We are excited also that at a national level the VA has expressed a lot of interest in the SCF Nuka System of Care as a model to further inform the ongoing work within the VA around the Patient Centered Medical Home. The VA has a long history of supporting and partnering Veterans in ways that have been innovative and creative and providing our valued Veterans with high quality services. The VA has expressed interest in exploring with us the application of our Baldrige award winning Relationship-Based Nuka System of Care within VA primary care clinics.
Southcentral Foundation has created an aligned healthcare system with a clear mission, vision, values and goals, an investment in a culture where relationships are at the core and organizational systems support and sustain putting values into action.
In June, 2012, a group of VHA program office representatives and operational leaders began studying Southcentral Foundation’s (SCF’s) Nuka System of Care. A workgroup was formed to identify lessons learned and opportunities moving forward in support of VHA’s strategic goal of providing Veterans with proactive and personalized healthcare.
The purpose of the workgroup is to apply lessons learned from the SCF Nuka System of Care to facilitate transformational initiatives and alignment of VHA organizational systems to support relationship-based, Veteran centered care. The goal is to provide personalized, proactive Veteran centered health care in an environment focused on community and “communal reliance,” facilitating collaboration, communication and partnership within the health care team led by the Veteran. The workgroup outlined the requirements of achieving that goal as follows:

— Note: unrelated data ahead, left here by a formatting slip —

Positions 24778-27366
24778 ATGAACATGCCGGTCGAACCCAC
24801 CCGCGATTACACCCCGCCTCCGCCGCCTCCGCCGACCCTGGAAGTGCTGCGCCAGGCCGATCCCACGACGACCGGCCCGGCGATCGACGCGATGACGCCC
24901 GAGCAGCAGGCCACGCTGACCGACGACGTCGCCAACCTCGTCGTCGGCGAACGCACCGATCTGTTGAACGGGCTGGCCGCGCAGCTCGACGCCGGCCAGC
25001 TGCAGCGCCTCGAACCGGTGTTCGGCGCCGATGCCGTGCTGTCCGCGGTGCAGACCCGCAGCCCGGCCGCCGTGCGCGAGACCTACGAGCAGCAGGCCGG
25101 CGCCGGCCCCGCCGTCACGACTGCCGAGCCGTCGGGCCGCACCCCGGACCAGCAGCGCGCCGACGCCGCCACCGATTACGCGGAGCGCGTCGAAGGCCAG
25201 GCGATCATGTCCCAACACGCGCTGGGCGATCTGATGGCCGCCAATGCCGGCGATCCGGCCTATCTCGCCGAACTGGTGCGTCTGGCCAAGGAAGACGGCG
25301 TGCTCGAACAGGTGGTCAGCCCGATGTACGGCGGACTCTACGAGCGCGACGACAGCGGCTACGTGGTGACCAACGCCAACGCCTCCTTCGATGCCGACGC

• Committed local leadership endorsing the principles of relationship-based, Veteran centered care and actively engaged in programming, including a VHA-adapted SCF Nuka Core Concepts training co-led by local leaders.
• Strategic integration with other existing transformational initiatives.
• Co-located, horizontally organized health care teams trained, coached and mentored in relationship-based, Veteran centered care delivery.
• Human, process improvement, technical and organizational systems that are aligned to support these health care teams as they deliver personalized, proactive health care.
• Transparent, readily available data focused on important aspects of care to inform treatment, develop improvements, and observe changes. Systems to routinely solicit feedback on the Veteran experience.
• Workforce practices that favor and support personalized, proactive health care delivery. These practices might include: adding relationship-building qualities to performance based interviewing, staffing models to provide continuity of care and support within teams in anticipation of leave, CME training and turnover, and engagement and endorsement from bargaining unions.
During FY 13, a relationship was established with the VHA and SCF in order to understand lessons learned from the Nuka System’s transformation so that the VHA can consider applying these lessons to their own journey. The VHA is developing content, based on their vision, values, goals, and key characteristics; establishing initial pilot sites to partner with the workgroup to develop and test the training approach and content; and, is identifying a larger pool of sites to participate in a more robust pilot process in FY14 that will include training, as well as key areas of alignment.
To date VHA employees including many senior leaders have attended SCF Nuka System of Care trainings and have held interactive conversations with SCF leaders. SCF and VHA are eager to further our work and relationship together but have been limited. It has been difficult to move through the contracting process that will formalize further work and relationship. Any assistance in formalizing this relationship is appreciated.
Thank you for the opportunity to testify today on behalf of Southcentral Foundation’s 60,000 Alaska Native/American Indian customer-owners.
Table of Contents